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Spike in health care spending not unexpected

Yesterday's news on health care spending, at least at face value, seemed discouraging -- but take a closer look at the details.
A sign at an Affordable Care Act outreach event in Los Angeles, California, September 28, 2013.
A sign at an Affordable Care Act outreach event in Los Angeles, California, September 28, 2013.
Yesterday's news on health care spending, at least at face value, seemed discouraging. The New York Times reported:

Health spending in the United States last year topped $3 trillion -- an average of $9,500 a person -- as five years of exceptionally slow growth gave way to the Affordable Care Act’s expansion of Medicaid and private insurance coverage, and as prescription drug prices resumed their sharp climbs, the government said Wednesday. Health spending grew faster than the economy in 2014, and the federal share of health spending grew even faster, as major provisions of the Affordable Care Act took effect.

If this seems like a reversal, that's because it is. The year before, health care spending grew at just 2.9% -- far less than the 5.3% increase recorded in 2014 -- and it allowed the administration to boast that efficiencies made possible by the Affordable Care Act had slowed health care inflation to unprecedented levels.
Yesterday's report pointed in the exact opposite direction, raising concerns about the ACA failing to get health care costs under control.
But before your uncle who watches Fox all day send you an all-caps email that says, "See? I told you 'Obamacare' is a disaster," I'd recommend some caution about what the data is telling us.
In this case, no one was especially surprised by the spike. The report from the Centers for Medicare and Medicaid Services noted, for example, “This rapid increase, which was the highest rate since 2002, was in part due to the introduction of new drug treatments for hepatitis C, as well as of those used to treat cancer and multiple sclerosis,” the administration said. The Times added that the new, highly effective treatments for hepatitis C accounted for $11.3 billion in new spending.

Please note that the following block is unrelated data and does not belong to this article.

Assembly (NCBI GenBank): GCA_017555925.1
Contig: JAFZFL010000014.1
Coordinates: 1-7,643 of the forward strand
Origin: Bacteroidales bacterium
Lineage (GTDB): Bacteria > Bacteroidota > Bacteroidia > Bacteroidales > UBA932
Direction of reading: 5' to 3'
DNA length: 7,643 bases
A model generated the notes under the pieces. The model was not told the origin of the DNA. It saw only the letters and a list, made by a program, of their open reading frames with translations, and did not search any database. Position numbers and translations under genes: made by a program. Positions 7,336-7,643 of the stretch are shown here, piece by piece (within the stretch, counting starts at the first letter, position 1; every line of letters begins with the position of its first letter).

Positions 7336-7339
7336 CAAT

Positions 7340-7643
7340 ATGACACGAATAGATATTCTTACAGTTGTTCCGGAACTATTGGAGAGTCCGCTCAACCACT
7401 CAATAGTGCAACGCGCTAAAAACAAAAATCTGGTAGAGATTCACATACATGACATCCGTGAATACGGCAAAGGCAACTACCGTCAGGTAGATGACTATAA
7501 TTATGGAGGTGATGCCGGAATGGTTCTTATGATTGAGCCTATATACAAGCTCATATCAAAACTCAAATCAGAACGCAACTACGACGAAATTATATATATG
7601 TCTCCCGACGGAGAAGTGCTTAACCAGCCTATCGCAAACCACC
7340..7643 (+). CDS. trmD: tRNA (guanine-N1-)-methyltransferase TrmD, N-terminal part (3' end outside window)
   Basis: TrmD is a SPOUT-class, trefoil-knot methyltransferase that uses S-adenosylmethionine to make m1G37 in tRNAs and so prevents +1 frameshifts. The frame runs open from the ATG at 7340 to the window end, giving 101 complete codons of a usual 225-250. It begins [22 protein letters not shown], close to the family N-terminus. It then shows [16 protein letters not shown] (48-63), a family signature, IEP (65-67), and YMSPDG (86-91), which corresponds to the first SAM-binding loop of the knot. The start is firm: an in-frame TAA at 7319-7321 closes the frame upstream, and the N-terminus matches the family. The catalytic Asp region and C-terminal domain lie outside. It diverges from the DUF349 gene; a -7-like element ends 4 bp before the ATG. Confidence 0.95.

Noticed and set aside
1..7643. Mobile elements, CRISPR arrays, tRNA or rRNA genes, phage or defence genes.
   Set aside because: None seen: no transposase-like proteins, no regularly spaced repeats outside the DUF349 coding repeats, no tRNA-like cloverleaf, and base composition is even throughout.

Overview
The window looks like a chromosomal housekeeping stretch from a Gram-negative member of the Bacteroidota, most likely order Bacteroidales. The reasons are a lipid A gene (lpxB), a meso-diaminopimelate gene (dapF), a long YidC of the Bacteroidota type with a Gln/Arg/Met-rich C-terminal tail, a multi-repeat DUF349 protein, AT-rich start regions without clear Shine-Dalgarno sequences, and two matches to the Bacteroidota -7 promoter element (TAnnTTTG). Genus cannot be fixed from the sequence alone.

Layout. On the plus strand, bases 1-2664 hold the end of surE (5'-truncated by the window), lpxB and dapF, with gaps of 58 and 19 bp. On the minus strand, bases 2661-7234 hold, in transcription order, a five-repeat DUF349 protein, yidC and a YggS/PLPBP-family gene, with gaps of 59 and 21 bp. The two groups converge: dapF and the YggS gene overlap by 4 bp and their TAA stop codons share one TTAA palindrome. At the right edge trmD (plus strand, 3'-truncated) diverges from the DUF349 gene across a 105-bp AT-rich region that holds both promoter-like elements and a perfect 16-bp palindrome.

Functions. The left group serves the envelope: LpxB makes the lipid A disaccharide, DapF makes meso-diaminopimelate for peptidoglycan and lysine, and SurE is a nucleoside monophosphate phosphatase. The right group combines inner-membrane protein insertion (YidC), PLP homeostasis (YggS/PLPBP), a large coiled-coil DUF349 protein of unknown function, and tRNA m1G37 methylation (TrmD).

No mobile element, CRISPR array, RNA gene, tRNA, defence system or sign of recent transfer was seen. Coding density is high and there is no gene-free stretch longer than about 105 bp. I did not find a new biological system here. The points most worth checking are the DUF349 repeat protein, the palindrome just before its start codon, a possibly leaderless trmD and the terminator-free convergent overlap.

Just as important, if not more so, is the fact that 2014 -- the year covered in the report -- wasn't just any year for the American health care system. It was the first year in which the Affordable Care Act was fully implemented.
In other words, this was first year in which millions of Americans who didn't have coverage were suddenly able to receive medical care without fear of bankruptcy. It's a feature, not a bug -- more families were able to access care, and they did, which meant quite a bit more spending on health care than the year before.
The Huffington Post had a good report on this:

"The whole point of giving people insurance is so they have better access to health care, so it shouldn't be a surprise that health care spending went up a bit as more people got insured," said Larry Levitt, a senior vice president at the Henry J. Kaiser Family Foundation. "Most of the health care system is growing very slowly, the exception being prescription drugs." [...] "We've gotten so accustomed to saying health care spending is out of control and unsustainable, and our rhetorical language hasn't quite caught up with reality, because health care spending is not really out of control right now," Levitt said. "It's going up very slowly compared to what it used to be. In the '90s, double-digit increases in health spending were quite common. That's not true anymore."

The question isn't necessarily whether the raw expenditures are increasing -- as more people enter the system, increases are inevitable. Rather, what matters is whether the system is improving efficiencies and finding effective ways to limit costs without sacrificing quality of care.
And on this front, we've seen some evidence -- not overwhelming evidence, but some -- that the ACA is helping creating systemic improvements that will help control overall costs in the years to come.
All of this is good news, not bad. In fact, given the sudden influx of so many new consumers, it would have been easy to imagine an even larger increase in health spending and the fact that this didn't happen is heartening.
On balance, yesterday's report is noteworthy, but not cause for alarm, so go ahead and tell your uncle not to bother with that angry email.